4. Understand How Metabolism Processes Food

The way metabolism works is by causing a series of chemical reactions that break down food. How it does this depends on whether the food is a carbohydrate, protein, or fat. Without getting too clinical, it’s helpful to know the basics:

1. Carbohydrates are absorbed as simple sugars, mostly glucose. When your body needs energy, it breaks down this glucose into a metabolite known as pyruvate. Depending on the amount of available oxygen, pyruvate is then converted either anaerobically (without oxygen) into lactic acid for short bursts of energy, or aerobically (with oxygen) into acetyl CoA a molecule that creates a slower, more long-term source of energy. Lactic acid may also be recycled back into glucose, but acetyl CoA cannot.

2. During the digestive process, proteins are broken down into amino acids, which are then converted into building blocks for hormones, nucleic acids (part of DNA), digestive enzymes, and antibodies. Though an amino acid’s primary role is to develop and repair other proteins, it may also be used for energy and broken down into different metabolites. To be processed, amino acids are broken down further into pyruvate or into acetyl CoA, or they are moved into the citric acid cycle inside the mitochondria.

3. In the metabolic process, fats and oils are broken down into glycerol and fatty acids. Glycerol can either be built up to make glucose or broken down to form pyruvate. Like glucose, this pyruvate can then be used to form lactic acid or acetyl CoA. Fatty acids are broken down in a process known as beta, or fatty acid, oxidation, which produces acetyl CoA. During beta-oxidation, oxygen combines with fragments of the fatty acid to release electrons into the electron transport chain. Unlike glycerol, fatty acids cannot be used to create glucose.

Since all three of the main energy-producing nutrients can be broken down into acetyl CoA, they can all be used to generate fat, which the body can use as energy, or they can be stored in fat cells for future use.

5. Know the Winning Formula for Weight Maintenance

The winning formula to maintaining your weight is that as long as the amount of calories you consume equals the amount of calories you expend, your weight should remain steady. If you are taking in more calories than your body can metabolize and burn as energy and you want to lose weight, you will have to reduce the amount of calories you take in, increase the number of calories you burn through physical exercise, or most likely do both. It is difficult to lose weight without changing the output side of the metabolism equation; that is, you need to boost your metabolism and increase its efficiency by eating healthfully and by exercising regularly and rigorously.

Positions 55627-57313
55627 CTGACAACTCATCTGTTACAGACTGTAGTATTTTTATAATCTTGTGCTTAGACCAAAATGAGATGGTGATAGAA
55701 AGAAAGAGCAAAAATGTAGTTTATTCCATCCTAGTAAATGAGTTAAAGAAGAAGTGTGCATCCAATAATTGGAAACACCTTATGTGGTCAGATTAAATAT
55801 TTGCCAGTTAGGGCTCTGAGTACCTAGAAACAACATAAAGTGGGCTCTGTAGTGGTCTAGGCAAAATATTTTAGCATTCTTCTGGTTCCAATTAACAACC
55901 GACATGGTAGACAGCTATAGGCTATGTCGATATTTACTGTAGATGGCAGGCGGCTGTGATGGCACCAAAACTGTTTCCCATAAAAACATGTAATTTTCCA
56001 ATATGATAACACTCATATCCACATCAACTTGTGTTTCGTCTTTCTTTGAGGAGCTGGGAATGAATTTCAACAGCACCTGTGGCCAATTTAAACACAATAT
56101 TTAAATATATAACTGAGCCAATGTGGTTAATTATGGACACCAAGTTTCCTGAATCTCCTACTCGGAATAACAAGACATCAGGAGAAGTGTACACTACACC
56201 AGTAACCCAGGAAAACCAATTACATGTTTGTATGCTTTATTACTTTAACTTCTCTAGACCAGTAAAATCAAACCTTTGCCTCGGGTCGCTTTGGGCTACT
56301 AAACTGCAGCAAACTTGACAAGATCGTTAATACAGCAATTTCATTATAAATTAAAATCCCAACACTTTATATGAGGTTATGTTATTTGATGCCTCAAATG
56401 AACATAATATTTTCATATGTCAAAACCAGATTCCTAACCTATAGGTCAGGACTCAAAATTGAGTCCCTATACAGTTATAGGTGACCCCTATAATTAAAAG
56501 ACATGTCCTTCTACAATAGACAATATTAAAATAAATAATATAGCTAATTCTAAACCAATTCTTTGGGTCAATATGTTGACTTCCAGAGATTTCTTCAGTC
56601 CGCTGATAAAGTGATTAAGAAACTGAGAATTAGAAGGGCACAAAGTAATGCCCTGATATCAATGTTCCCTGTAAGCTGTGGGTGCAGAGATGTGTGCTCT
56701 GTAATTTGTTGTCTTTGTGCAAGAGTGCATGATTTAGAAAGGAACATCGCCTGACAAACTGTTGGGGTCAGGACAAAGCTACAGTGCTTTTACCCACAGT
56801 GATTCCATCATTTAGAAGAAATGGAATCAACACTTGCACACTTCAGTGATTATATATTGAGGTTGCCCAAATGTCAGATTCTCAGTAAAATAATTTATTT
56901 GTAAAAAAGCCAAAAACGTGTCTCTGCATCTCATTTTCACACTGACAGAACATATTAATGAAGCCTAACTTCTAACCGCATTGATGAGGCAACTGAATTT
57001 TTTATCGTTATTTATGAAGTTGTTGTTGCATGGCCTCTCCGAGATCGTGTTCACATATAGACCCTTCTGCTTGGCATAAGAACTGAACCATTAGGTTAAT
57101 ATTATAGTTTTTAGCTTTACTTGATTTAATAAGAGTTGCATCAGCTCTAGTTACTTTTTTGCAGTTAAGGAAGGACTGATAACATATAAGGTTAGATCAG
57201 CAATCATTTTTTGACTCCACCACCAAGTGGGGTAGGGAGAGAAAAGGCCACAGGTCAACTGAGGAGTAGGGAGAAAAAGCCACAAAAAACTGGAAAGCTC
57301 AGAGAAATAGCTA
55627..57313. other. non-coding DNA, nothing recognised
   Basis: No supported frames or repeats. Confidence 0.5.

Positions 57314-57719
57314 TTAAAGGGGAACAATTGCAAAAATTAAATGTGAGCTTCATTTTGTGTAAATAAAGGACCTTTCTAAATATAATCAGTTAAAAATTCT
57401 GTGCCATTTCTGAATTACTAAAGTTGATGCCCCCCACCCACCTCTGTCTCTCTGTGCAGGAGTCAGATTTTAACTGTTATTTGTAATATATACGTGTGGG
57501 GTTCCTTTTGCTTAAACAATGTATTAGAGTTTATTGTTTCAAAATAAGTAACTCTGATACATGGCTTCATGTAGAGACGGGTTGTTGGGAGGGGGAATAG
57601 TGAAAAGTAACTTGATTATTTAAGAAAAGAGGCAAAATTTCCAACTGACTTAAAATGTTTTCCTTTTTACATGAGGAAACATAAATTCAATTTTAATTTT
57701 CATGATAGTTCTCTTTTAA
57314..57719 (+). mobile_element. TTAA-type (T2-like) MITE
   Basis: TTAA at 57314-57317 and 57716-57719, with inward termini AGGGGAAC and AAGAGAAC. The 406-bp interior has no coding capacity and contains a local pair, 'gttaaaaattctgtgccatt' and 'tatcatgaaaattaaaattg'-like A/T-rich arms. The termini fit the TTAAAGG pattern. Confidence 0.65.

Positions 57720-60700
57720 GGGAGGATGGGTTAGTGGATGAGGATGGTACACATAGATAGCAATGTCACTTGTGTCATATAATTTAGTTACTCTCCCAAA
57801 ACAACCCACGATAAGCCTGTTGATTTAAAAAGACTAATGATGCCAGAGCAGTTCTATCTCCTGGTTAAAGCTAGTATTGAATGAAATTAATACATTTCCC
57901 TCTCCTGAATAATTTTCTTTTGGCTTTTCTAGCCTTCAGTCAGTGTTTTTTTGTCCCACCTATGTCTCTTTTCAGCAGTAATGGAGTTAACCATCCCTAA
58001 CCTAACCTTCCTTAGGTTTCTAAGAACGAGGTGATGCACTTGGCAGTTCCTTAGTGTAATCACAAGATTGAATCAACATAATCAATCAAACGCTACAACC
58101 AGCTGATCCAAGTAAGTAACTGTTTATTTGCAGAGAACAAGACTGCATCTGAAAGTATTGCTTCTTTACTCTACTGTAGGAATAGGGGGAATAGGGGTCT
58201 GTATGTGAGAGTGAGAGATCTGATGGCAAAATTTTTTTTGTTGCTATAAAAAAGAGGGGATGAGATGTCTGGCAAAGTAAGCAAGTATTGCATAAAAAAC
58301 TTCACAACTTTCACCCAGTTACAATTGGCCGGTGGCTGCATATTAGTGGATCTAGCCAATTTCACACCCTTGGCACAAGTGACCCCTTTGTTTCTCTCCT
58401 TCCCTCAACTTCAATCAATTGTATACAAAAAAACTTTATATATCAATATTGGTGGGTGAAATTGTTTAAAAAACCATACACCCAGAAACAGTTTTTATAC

6. Determine Your Metabolic Rate

One of the first steps to take when embarking on a health and fitness plan is to determine how many calories your body burns every day. This rate is your metabolic rate, or the rate at which your body burns calories. This number will give you a concrete idea of how many calories you need to maintain your current weight, or how many you need to cut to lose weight. Cornell University offers a Metabolic Calculator that is based on your gender, age, height, weight, and activity level.

7. Understand Why Your Metabolic Rate Drops with Weight Loss Surprisingly, the more weight you carry, the faster your

Surprisingly, the more weight you carry, the faster your metabolism. Having to carry around the extra weight forces your metabolism to fire up. Sounds good, but this creates that infamous weight-loss wall. As you lose weight, your body doesn’t need to work as hard to metabolize food into energy, so it slows down the process. This accounts for the day every dieter experiences when the needle on the scale seems stuck and unlikely ever to move southward again. Unfortunately, the only way to combat this plateau is to stick with the diet and increase the amount and/or intensity of your workouts. The slimmer you become, the fewer calories you’ll need to maintain good health—deal with it.